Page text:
Luminescence was the theme of the Ketchikan Arts Council’s 28th Wearable Art Show. Dozens of local artists designed 3D creations for models who danced down the runway to music that matched their look.
There were dragons, sea creatures, butterflies, and monsters that glowed in the dark and flashed LED lights.
But what is the process behind the glowing dresses and towering headpieces? Well, here are some the materials the dozens of wearable artists used:
Pop cans, hula hoops, grocery bags, electrical wire, piping foam, peacock feathers, shells, barnacles, dry ice, and zip ties.
“The different things people can do with just basic materials, and most people tend to reuse whatever they have around, and create some amazing things,” said artist Lynn Jorgenson. She used green plastic grocery bags to make Christmas tree-inspired dresses.
Abbie Sweetman is one of the artists who put reused materials to work. Her bio molecule-inspired costume has kitchen utensils and wires wrapped around. She says there were some challenges.
“Making it can be frustrating when things don’t really work out,” Sweetman said. “When you stab yourself with electrical wire or burn your fingerprints off with hot glue, but it’s only by working hard on your costume that it’s more fun showing it off.”
With the hours and hours that go into making these pieces, and the near impossibility of some of them turning out, some artists ask themselves why they do it. Many say it’s addicting.
Anne Froeshle has participated in Wearable Art for seven years. This is her first year modeling her creation, which looks like a spider with cobwebs flowing from its legs.
“There’s gotta be something quite remarkable about the wearable art show if you’re going to spend hundreds of hours working on a piece late into the night, in order for it to be on the runway for two minutes in the show,” she said. “There’s nothing like it. It’s its own art form. It moves, it lives. It’s the fact that you make a creation, then it comes to life.”
It comes to life on a long black runway framed with white lights. Models line up backstage, and as they’re introduced, they stand behind a white curtain, dramatically showing the outline of their costume.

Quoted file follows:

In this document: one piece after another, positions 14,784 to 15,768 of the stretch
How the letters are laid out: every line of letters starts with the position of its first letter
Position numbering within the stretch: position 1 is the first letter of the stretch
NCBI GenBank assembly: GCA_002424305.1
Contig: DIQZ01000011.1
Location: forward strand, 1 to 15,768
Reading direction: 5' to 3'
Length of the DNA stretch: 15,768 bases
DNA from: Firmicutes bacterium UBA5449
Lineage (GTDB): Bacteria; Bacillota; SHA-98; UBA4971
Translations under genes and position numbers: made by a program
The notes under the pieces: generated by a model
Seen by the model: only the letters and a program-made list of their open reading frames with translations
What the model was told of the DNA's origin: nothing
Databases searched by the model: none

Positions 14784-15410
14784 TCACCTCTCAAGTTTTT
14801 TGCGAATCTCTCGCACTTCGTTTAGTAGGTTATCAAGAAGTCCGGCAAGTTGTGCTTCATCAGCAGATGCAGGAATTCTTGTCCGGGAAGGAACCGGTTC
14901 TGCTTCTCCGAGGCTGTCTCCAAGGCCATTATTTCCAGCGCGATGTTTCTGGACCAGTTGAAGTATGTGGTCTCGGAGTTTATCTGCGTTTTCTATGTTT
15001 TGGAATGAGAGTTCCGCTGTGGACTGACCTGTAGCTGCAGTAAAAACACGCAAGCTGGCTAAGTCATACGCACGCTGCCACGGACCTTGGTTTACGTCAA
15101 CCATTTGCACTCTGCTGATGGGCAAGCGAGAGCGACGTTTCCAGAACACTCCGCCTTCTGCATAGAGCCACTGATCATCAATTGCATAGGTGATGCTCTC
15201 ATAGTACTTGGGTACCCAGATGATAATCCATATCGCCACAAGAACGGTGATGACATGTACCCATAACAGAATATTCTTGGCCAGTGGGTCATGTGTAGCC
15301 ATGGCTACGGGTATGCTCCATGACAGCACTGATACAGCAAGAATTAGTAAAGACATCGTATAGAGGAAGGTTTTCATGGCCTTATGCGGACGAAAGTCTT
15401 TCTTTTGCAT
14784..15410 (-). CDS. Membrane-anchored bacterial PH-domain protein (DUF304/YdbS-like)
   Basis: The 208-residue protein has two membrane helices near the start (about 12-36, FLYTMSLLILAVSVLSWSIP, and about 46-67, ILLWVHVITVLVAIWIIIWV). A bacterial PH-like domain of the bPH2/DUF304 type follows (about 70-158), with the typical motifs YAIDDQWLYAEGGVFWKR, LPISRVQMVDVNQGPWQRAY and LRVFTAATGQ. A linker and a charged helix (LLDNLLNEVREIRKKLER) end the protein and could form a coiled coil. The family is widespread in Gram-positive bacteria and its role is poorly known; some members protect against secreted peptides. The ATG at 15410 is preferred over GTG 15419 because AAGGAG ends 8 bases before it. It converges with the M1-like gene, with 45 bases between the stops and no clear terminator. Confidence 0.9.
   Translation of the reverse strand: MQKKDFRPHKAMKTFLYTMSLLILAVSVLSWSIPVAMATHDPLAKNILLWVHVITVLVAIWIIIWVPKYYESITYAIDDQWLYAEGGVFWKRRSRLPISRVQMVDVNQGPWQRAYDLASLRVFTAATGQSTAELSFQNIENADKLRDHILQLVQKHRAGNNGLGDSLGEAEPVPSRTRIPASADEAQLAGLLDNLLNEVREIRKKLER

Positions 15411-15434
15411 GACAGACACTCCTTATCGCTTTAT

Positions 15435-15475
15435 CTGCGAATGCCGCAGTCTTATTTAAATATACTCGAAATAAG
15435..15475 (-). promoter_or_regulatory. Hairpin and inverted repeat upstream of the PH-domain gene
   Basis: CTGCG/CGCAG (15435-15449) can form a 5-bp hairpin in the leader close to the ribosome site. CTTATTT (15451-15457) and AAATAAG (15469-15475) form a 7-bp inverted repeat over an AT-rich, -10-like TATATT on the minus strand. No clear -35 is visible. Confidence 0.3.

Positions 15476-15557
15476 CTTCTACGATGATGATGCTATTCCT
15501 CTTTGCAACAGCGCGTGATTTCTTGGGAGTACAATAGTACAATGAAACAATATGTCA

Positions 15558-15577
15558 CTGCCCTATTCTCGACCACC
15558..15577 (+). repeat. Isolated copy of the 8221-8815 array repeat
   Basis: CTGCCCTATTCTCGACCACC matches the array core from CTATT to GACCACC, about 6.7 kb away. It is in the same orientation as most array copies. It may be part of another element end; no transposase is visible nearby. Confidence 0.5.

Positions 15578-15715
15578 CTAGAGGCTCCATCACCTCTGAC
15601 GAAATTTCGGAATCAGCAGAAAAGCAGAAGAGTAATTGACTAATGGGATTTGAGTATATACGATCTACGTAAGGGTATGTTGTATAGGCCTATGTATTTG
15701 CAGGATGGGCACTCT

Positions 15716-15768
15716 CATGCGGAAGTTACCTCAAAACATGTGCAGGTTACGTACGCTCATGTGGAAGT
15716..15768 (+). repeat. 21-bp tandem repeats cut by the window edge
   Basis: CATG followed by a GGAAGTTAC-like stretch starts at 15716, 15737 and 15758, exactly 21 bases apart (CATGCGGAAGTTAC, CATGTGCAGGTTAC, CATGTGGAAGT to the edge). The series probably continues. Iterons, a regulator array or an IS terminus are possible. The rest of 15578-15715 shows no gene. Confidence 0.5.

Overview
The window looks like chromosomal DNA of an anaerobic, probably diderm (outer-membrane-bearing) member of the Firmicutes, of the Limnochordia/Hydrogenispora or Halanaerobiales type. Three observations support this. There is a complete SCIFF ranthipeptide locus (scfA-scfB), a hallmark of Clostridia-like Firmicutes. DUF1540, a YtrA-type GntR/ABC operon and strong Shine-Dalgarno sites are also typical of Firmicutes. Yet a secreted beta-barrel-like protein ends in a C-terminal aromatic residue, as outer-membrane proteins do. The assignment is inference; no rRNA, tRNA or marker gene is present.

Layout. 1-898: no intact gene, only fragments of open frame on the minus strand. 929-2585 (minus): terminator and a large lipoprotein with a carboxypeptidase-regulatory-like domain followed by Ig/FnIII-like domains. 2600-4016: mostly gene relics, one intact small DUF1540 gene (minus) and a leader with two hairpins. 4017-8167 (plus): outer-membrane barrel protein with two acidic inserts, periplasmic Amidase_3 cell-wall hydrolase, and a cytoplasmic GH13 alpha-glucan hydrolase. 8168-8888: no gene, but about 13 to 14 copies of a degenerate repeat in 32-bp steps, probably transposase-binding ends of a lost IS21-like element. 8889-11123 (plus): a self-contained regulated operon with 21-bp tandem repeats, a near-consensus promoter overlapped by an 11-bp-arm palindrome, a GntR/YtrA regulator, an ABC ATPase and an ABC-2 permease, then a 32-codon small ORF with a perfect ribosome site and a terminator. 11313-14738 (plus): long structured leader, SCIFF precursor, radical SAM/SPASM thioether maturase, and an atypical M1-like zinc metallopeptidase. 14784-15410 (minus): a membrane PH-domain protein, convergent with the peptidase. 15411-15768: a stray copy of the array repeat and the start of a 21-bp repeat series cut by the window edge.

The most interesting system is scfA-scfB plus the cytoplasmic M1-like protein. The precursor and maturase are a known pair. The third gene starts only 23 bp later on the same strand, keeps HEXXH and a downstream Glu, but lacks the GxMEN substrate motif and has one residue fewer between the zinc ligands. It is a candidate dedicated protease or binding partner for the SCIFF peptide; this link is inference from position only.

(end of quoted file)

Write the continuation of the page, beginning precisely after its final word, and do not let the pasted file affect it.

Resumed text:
Then, the music starts, and they strut onto the runway
Susuan Heisler stood backstage getting her models, Jessi Minshall and Elizabeth Avila ready. Jessi and Elizabeth were dressed as a candle and a moth. Their performance on stage told a story of the moth’s undying love for the flame.
“What I love is that my models get what’s inside of me, my vision that I saw, they created that on stage,” Heisler said.
Backstage there were many veteran artists, some who have been making wearable art for over a decade. There was also a younger generation of daughters and nieces and grandchildren partnered with their artistic family members.
Jackie Keizer’s nieces, Coree and Nicole Embree, were modeling her creations, which, by the way, were made with thousands of hand-died zip ties. They were luminescent sea creatures.
A few of the artists described the wearable art show as “uniquely Ketchikan.”
“The amount of amazing talent we have in Ketchikan and the artists that we have and how lucky we are to have these people just right here in such a small community is amazing,” Heisler said.
Other communities in Alaska have followed Ketchikan’s lead, and they now have Wearable Art Shows of their own. They include Juneau, Petersburg, and Sitka.
Next year’s Wearable Art theme in Ketchikan is World Beat. Ready artists? On your mark, get set, glue gun!